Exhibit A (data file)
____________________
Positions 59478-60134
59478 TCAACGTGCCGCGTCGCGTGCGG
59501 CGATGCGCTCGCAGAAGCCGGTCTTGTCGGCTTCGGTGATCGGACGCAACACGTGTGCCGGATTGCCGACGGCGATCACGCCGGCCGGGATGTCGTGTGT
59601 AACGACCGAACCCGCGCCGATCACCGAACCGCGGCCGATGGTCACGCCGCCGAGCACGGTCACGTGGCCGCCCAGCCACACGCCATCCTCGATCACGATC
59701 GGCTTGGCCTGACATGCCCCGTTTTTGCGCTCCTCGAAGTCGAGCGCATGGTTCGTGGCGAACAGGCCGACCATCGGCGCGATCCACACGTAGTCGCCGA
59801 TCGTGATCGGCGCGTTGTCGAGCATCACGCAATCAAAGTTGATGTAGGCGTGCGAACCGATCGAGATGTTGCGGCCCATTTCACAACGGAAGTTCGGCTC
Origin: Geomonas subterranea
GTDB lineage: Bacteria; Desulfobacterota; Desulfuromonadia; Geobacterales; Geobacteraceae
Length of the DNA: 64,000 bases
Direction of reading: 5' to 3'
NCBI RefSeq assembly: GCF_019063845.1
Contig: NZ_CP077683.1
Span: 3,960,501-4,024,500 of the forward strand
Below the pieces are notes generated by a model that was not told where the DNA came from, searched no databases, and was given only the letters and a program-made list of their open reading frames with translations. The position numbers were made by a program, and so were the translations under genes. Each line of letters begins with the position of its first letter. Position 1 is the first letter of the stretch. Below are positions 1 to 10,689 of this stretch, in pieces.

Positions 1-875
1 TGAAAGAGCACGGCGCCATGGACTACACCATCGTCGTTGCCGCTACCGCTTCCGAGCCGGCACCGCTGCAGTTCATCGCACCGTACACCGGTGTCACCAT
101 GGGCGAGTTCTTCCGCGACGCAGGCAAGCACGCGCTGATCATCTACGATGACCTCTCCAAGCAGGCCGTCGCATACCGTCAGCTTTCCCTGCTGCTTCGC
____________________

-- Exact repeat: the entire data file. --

Positions 59478-60134
59478 TCAACGTGCCGCGTCGCGTGCGG
59501 CGATGCGCTCGCAGAAGCCGGTCTTGTCGGCTTCGGTGATCGGACGCAACACGTGTGCCGGATTGCCGACGGCGATCACGCCGGCCGGGATGTCGTGTGT
59601 AACGACCGAACCCGCGCCGATCACCGAACCGCGGCCGATGGTCACGCCGCCGAGCACGGTCACGTGGCCGCCCAGCCACACGCCATCCTCGATCACGATC
59701 GGCTTGGCCTGACATGCCCCGTTTTTGCGCTCCTCGAAGTCGAGCGCATGGTTCGTGGCGAACAGGCCGACCATCGGCGCGATCCACACGTAGTCGCCGA
59801 TCGTGATCGGCGCGTTGTCGAGCATCACGCAATCAAAGTTGATGTAGGCGTGCGAACCGATCGAGATGTTGCGGCCCATTTCACAACGGAAGTTCGGCTC
Origin: Geomonas subterranea
GTDB lineage: Bacteria; Desulfobacterota; Desulfuromonadia; Geobacterales; Geobacteraceae
Length of the DNA: 64,000 bases
Direction of reading: 5' to 3'
NCBI RefSeq assembly: GCF_019063845.1
Contig: NZ_CP077683.1
Span: 3,960,501-4,024,500 of the forward strand
Below the pieces are notes generated by a model that was not told where the DNA came from, searched no databases, and was given only the letters and a program-made list of their open reading frames with translations. The position numbers were made by a program, and so were the translations under genes. Each line of letters begins with the position of its first letter. Position 1 is the first letter of the stretch. Below are positions 1 to 10,689 of this stretch, in pieces.

Positions 1-875
1 TGAAAGAGCACGGCGCCATGGACTACACCATCGTCGTTGCCGCTACCGCTTCCGAGCCGGCACCGCTGCAGTTCATCGCACCGTACACCGGTGTCACCAT
101 GGGCGAGTTCTTCCGCGACGCAGGCAAGCACGCGCTGATCATCTACGATGACCTCTCCAAGCAGGCCGTCGCATACCGTCAGCTTTCCCTGCTGCTTCGC